A Radical Approach to Well-Being
by Erric Solomon
My teacher, Kyabjé Tulku Urgyen Rinpoche, spent more than two decades in retreat before he left Tibet for Nepal. He was really unlike anyone else I ever met, incredibly wise, selflessly kind, and incredibly skillful as a teacher. He was renowned for giving the “pointing out instruction” also known as the “introduction to the nature of mind,” the most important teaching you could receive in this human life. It was as if he simply described his own mind and skillfully invited you to see that it was also the essence of your mind.
Even though his mere presence was so extraordinary, he was down to earth, humble, and spoke very simply, yet with deep profundity. One of the most important things I heard him say was that the, “basis of our discontentment is the constant evaluation of the quality of our experience.” That simple phrase changed my life.
We are constantly evaluating everything that is happening, dividing all experience—no matter how trivial—into good and bad. And then we start to think about it, and then think about that in an almost endless torrent of thoughts. While it’s true that some things need our attention and require us to think them through, mostly we just do this on autopilot, because it is our habit. And this habit causes us a lot of misery.
So, the good news is that because it’s merely a habit that brings us so much dissatisfaction, we can do something about it. We can change this unhealthy dynamic just by making a slight, but radical shift in the way we view ourselves and the world around us.
What is Radical?
Radical literally means root, but also, radical has a sense of doing something that is counterintuitive. To be well within ourselves, we need to find the root of wellbeing and get to know it. That root is the basis of the mind. It’s the mind that is happy or sad, jealous or joyful, angry or loving.
Another teacher of mine, Nyoshul Khen Rinpoche would often use a special metaphor to explain our predicament. It’s called the difference between a lion and a dog. When you throw stones at a dog, it chases the stone. This is how we are with our thoughts and emotions. We chase every thought and emotion and play with, think about it, get into it. On the other hand, if you throw stones at a lion, he doesn’t care about the stones at all, he turns to look at where the stones come from.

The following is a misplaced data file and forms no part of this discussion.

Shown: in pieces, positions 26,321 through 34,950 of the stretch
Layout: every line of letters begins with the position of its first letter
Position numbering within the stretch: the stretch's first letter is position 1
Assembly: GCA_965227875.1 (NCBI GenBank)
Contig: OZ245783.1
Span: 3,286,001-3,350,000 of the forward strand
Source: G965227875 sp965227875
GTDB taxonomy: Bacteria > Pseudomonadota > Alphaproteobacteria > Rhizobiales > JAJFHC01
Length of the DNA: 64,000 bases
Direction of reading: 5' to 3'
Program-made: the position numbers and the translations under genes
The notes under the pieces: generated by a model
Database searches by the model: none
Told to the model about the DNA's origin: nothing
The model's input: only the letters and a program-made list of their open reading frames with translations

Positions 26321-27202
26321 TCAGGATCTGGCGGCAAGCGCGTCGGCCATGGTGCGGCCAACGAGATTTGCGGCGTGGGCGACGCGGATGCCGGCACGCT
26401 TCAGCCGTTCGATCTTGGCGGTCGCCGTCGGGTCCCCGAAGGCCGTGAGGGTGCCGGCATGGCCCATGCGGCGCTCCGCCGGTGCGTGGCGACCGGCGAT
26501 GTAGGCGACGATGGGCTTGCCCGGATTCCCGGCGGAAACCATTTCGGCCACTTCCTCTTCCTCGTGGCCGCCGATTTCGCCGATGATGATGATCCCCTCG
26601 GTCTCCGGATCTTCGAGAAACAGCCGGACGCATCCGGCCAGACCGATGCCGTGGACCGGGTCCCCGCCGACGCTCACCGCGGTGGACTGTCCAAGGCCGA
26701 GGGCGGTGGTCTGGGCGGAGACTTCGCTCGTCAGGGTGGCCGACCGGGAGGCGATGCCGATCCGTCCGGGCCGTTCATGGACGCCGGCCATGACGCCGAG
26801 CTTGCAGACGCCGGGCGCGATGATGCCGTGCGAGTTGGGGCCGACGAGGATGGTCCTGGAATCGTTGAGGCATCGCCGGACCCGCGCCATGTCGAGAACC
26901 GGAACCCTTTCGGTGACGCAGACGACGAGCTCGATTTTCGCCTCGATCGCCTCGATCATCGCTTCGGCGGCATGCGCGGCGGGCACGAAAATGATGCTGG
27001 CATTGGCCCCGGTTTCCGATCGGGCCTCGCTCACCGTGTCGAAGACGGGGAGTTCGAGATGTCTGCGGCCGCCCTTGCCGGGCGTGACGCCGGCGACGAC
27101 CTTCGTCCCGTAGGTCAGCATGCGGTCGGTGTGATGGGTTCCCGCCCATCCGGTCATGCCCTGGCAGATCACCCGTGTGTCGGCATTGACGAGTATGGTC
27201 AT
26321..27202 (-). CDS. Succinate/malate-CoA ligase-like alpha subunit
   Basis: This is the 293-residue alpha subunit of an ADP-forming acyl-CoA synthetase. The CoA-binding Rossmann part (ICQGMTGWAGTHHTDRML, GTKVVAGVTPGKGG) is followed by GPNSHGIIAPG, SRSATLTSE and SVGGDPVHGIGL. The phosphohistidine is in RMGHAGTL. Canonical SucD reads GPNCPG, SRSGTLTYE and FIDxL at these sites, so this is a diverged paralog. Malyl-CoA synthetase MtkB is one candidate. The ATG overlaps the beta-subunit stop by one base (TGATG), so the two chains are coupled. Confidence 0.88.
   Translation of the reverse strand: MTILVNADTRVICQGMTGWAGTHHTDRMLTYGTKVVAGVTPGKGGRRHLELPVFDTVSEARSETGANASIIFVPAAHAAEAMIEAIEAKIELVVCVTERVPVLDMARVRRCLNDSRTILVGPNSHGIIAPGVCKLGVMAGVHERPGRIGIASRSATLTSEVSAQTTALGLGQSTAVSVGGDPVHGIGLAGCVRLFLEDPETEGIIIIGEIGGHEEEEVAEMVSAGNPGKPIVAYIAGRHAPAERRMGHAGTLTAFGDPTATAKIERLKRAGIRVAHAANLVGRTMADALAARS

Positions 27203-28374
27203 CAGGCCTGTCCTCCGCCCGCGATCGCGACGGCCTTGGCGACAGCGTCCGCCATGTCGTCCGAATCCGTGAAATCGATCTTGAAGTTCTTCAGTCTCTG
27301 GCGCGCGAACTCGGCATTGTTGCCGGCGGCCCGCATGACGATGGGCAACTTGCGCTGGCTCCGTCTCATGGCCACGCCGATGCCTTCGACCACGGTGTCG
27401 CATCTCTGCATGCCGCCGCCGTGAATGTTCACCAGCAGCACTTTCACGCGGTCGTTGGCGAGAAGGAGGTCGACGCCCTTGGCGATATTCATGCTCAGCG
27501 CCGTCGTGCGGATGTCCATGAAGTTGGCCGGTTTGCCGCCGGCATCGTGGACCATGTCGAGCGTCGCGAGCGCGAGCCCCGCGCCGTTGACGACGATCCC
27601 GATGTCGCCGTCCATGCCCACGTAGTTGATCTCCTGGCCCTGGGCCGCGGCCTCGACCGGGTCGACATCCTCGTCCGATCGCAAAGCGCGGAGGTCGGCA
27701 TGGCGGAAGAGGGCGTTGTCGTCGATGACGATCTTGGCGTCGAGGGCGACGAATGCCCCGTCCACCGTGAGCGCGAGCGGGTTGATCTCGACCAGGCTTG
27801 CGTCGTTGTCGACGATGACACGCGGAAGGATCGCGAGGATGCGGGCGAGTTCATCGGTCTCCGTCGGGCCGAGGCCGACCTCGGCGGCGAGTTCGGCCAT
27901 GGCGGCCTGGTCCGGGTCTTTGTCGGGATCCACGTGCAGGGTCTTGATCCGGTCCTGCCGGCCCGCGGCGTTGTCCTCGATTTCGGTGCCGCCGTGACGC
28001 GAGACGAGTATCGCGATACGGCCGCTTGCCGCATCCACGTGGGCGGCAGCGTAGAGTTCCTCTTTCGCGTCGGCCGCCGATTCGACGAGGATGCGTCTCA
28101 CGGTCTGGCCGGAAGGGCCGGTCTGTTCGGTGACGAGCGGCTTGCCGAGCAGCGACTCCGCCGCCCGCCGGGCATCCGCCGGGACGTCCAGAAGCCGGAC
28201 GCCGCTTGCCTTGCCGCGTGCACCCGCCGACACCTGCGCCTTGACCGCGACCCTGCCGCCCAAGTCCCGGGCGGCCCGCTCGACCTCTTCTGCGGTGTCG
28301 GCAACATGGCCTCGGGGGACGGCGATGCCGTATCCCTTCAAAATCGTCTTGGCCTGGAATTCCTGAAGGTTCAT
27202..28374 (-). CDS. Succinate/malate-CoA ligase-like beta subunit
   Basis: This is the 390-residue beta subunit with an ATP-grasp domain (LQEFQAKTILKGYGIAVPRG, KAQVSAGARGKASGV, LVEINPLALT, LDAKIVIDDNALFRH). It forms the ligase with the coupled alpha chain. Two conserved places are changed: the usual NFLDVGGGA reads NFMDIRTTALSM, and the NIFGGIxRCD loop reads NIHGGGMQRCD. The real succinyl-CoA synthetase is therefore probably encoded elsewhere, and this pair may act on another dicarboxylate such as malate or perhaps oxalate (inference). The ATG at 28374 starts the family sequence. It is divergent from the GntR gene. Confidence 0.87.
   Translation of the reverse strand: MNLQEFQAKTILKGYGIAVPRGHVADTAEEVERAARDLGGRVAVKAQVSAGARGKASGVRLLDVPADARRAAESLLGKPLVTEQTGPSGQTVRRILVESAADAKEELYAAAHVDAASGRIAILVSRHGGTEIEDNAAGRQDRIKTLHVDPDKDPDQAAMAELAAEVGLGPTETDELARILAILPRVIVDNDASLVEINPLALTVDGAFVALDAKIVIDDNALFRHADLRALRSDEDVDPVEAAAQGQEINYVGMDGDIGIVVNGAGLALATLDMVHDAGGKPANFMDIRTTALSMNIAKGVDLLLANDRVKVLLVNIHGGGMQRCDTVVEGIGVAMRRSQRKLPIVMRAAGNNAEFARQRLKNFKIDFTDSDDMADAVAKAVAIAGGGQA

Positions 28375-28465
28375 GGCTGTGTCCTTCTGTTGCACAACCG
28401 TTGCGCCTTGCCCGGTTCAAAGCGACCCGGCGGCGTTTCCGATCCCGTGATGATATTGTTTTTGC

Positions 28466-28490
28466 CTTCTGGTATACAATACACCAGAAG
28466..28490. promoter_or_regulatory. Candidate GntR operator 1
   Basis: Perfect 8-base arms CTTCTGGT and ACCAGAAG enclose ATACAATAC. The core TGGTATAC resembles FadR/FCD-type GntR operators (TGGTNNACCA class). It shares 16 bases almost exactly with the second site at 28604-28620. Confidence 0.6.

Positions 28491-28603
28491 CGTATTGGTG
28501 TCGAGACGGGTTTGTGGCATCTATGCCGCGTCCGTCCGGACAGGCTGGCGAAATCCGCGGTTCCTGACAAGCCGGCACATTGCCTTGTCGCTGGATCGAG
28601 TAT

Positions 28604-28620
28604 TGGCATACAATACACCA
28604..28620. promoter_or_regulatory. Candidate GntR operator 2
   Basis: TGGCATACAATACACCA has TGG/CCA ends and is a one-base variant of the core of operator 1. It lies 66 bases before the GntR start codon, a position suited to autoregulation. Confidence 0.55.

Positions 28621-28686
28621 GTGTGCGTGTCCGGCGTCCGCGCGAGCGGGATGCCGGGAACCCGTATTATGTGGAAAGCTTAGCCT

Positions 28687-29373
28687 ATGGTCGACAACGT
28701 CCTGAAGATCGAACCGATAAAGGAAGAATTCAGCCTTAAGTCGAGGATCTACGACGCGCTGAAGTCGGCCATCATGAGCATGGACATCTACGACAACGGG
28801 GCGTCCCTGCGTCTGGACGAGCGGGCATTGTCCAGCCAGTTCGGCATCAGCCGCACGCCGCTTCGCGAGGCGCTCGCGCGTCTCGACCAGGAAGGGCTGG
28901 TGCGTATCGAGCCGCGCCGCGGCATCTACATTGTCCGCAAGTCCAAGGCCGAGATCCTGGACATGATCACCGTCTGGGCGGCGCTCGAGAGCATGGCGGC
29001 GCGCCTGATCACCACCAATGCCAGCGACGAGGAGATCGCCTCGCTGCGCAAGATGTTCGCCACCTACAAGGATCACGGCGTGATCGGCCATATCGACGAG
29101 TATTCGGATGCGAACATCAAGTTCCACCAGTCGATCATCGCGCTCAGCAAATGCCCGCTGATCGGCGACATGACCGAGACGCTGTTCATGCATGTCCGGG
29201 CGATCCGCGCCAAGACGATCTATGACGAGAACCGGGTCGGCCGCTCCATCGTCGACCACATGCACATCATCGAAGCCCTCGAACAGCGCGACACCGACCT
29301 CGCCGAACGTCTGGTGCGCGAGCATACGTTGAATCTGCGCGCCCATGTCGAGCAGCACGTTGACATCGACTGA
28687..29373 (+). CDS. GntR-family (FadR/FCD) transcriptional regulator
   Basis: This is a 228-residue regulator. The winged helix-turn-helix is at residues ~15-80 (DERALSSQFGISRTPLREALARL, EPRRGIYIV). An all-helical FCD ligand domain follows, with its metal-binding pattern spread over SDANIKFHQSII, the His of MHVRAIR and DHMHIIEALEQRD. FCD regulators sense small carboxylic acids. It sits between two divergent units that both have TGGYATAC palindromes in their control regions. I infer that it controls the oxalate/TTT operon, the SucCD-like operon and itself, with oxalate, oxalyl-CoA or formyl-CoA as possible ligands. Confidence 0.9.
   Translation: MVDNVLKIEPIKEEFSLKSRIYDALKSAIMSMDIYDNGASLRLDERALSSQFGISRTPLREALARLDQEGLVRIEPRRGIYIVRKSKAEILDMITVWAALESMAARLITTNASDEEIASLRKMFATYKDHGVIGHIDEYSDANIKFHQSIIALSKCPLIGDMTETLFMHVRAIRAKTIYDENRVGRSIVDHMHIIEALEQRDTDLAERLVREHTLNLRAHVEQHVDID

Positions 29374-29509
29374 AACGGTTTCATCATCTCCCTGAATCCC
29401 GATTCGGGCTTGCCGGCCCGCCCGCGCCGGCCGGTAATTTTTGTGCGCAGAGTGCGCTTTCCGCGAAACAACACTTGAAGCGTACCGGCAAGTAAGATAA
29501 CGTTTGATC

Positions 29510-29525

We spend our whole life preoccupied with our stones—our thoughts and emotions. We never even look at the source of the thoughts and emotions, the mind itself, the awareness that knows the thoughts and emotions. So learning how to first stop habitually chasing our stones, and then to learn to look at the stone thrower, awareness, that is just as radical an activity today as it was 2,500 years ago when Buddha first discovered it.
How to Stop Chasing Stones
The first step is to get used to refraining. Refrain from what? Refraining from habitually chasing our stones—the thoughts, emotions and sensations that arise in our mind. We do this by giving our mind something else to do. It can be as simple as placing our attention on our breath, or placing our attention on the needs of others. We get used to placing our attention on something, and then being mindful that our attention stays where we put it.
In the beginning, it seems almost impossible, our mind seems to jump all over the place, and we keep forgetting to bring it back. Gradually, by doing this again and again, every day, we get used to it, and it gets easier and easier. In this aspect, it doesn’t matter if you do sitting meditation, tonglen, ngondro, or sadhana practice, the principal is the same: remain stable by lightly placing, in the face of whatever thoughts, emotions or sensations arise in your mind.
Placing our attention on the needs of others
Placing our attention on the needs of others is an incredibly vital approach to stopping chasing our thoughts, emotions and sensations, the Dalai Lama calls this approach “enlightened self-interest”. The more we can feel loving towards others, the more we relax our habitual preoccupation with the “constant evaluation of the quality of our experience”— the source of so much of our dissatisfaction.
A Buddha’s compassion radiates limitlessly without bias. When the sun shines, it shines without any notion of “I will shine today”. It is an inherent property of the sun. In the same way, so shines a Buddha’s love.
We have the exact same possibility to radiate love and compassion without partiality. Learning how to enable our compassion to blaze forth is the foundation of becoming a healthy, emotionally well-integrated human-being. This healthy sense of self is an important stepping stone for meaningful spiritual progress. By continuously remembering to ignite little sparks of love, kindness and care in our lives, we create the conditions for our infinite capacity for wisdom imbued with love to be uncovered.
How to experience unconditional love? My teachers often suggested that we start by focusing on all the little loves in our life. These are the sparks of unconditional love, trying to break through our self-imposed limits. We are not tiny individuals, but a part of a limitless interweaving within a great incomprehensible loving field of awareness. These little sparks of love are helping us wake up.